In 2017, Vancouver was ranked the best city in the world for startups. Over the last decade, the startup scene has exploded in Canada’s third largest city, boasting household names like Slack, Hootsuite, and Shopify. Indeed, with a selection of government aid available for small businesses, paired with a high quality of life and reasonable living costs, starting up in Vancouver is not only an alternative to Silicon Valley, but a viable option.
Enter Liz Dickinson, Founder of MIO Global and PaiHealth, named by wareable.com as one of the world’s most innovative influencers in wearable technology. Since 1999, the Vancouver based founder has pioneered technology that gives people unique insights into their biology and physiological wellbeing— starting with the world’s first ECG accurate heart rate-tracking wrist wearable. Her lead investor in the product? Adidas. How? She leveraged her international network of peer mentors. In our interview with the 2-time serial entrepreneur, whose products are now in the hands of a few million individuals, we learned why fostering and leveraging a global community is vital to the success of a Vancouver based startup, especially when it comes to fundraising.
What led to your decision to start up MIO Global?
Liz: I was traveling internationally, and so I started to research the best way to optimize exercise, and I came across heart rate monitoring. That was the late 1990’s and I didn’t like the tech that was out at the time. So I actually hired an engineer and ended up creating the world’s first heart rate monitoring watch.
In your opinion, what are the primary differences between starting a technology company in Vancouver vs. the United States?
Liz: Vancouver is changing. When I started raising it was more of a user space, there was very little VC money for companies in the startup phase. For a founder to find that level of capital between angel and when the big private equity companies come in, there’s a huge gap in the high tech marketplace. I see it maturing now. There are more funds but it’s still risk averse and there is not that much A or pre-A series capital.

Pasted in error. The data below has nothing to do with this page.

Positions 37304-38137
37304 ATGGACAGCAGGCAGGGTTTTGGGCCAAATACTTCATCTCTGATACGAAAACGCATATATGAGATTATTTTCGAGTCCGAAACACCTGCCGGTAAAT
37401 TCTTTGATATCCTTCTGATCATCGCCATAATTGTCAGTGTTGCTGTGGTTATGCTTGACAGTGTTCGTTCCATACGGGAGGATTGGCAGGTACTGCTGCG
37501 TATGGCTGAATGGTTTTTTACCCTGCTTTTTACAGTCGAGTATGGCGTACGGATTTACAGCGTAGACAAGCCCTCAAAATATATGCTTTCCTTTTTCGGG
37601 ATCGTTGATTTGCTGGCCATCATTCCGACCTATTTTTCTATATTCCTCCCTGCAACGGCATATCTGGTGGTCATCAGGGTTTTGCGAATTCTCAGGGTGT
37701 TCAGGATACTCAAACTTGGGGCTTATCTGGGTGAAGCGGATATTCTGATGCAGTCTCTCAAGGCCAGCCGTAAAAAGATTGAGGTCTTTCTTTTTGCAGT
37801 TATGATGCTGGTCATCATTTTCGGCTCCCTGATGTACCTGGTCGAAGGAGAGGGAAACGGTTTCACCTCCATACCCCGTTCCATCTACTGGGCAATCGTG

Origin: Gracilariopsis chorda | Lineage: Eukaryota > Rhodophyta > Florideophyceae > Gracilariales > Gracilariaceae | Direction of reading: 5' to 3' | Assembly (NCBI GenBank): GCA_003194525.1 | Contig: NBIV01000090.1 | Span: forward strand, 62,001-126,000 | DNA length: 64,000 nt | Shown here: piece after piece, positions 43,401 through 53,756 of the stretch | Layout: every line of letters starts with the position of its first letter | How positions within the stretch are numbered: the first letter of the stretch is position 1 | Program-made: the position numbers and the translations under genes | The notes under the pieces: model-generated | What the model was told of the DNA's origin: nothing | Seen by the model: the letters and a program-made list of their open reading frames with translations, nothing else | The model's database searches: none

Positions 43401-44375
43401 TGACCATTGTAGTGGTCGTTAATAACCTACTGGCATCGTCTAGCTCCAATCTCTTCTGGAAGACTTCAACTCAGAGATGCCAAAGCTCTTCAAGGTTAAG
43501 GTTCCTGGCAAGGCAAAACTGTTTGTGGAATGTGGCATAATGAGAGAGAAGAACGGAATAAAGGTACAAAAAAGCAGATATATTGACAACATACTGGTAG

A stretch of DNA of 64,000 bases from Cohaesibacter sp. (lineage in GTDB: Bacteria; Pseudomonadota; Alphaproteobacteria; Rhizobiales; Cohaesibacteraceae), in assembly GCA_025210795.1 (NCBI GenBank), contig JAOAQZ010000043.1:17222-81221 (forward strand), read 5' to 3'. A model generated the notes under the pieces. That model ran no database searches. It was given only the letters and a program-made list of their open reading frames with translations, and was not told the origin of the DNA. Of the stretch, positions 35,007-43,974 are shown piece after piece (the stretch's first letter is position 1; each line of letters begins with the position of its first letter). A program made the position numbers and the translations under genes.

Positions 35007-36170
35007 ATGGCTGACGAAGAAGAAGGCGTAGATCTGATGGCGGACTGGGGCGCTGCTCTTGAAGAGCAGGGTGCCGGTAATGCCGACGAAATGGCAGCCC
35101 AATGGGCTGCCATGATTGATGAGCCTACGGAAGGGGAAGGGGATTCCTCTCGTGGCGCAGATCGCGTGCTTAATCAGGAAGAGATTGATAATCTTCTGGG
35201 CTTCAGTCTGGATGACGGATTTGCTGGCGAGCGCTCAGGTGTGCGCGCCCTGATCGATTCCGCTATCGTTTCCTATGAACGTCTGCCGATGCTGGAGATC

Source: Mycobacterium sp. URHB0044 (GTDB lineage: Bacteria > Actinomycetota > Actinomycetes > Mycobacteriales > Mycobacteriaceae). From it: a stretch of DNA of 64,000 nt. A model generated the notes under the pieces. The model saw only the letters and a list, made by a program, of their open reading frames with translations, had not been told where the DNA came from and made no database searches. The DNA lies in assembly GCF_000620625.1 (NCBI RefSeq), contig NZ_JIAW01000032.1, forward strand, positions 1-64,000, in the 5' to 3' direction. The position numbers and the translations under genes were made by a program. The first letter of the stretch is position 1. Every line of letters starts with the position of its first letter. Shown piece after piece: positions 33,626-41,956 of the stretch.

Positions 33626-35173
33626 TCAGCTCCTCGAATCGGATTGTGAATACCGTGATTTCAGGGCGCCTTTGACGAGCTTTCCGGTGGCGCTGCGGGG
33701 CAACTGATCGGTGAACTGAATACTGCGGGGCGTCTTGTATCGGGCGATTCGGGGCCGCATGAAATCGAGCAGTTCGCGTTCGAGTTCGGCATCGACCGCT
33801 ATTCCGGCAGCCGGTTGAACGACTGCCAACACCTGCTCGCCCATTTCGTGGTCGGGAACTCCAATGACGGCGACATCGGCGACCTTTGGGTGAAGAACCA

There is more talent in the U.S., because it tends to drain brains from Canada. However, it’s expensive. The talent here is also very expensive, and with big firms locating here it will get even more scarce. The return on the work is not the same as in the United States; Vancouver tends to be about lifestyle choices. We ended up doing the bulk of our development in China, which has its own challenges.
Your first Series A investor was Adidas, with a $23M pre-money valuation. Can you talk about how you were able to raise funds from such a large client?
Liz: In order to get investments from strategics, you need to be able to solve a problem they have with their internal business. So it just so happened that Adidas was really pushing to launch a product similar to ours, but ours was much better and we had a very unique technology they wanted access to.
In order to get investments from strategics, you need to be able to solve a problem they have with their internal business. @Mio_Bosstweet
What is the most important thing for founders in Vancouver to understand when starting a technology company?
Liz: They have to understand that just because they’re in Vancouver, they can’t build a network just in Vancouver— they have to be willing to build a global network; in Europe, Silicon Valley, etc— connections in Europe are how I got Adidas. Most Silicon Valley firms don’t like to invest outside of the country. So it’s tough to get VC funding from the valley when you’re outside the valley.
I think the same is true in every country— they like to invest in local founders. Vancouver is extraordinarily small, so just go anywhere— China, Hong Kong, etc. Just be prepared to expand your network globally.
[Founders] have to understand that just because they’re in Vancouver, they can’t build a network just in Vancouver— they have to be willing to build a global network. @Mio_Bosstweet
Why is your network important to you as an entrepreneur? What do you do to take care of it?
Liz: Well I’m retired now, but I continue to have meetings and reach out to the people I’ve worked with. Or just stay interested in the same things they are. When I was working actively, I made sure to go to all the major events, that was key.
What is one thing you wish you knew at the beginning of your journey as a founder that you know now?
Liz: I always knew this but didn’t quite appreciate just how important subscription business models and huge gross margins are.
Meet Liz and our Vancouver Chapter of tech founders on June 12th, 2018 for an intimate discussion by RSVP’ing here.
Briana manages Founders Network’s community of 600+ tech founders.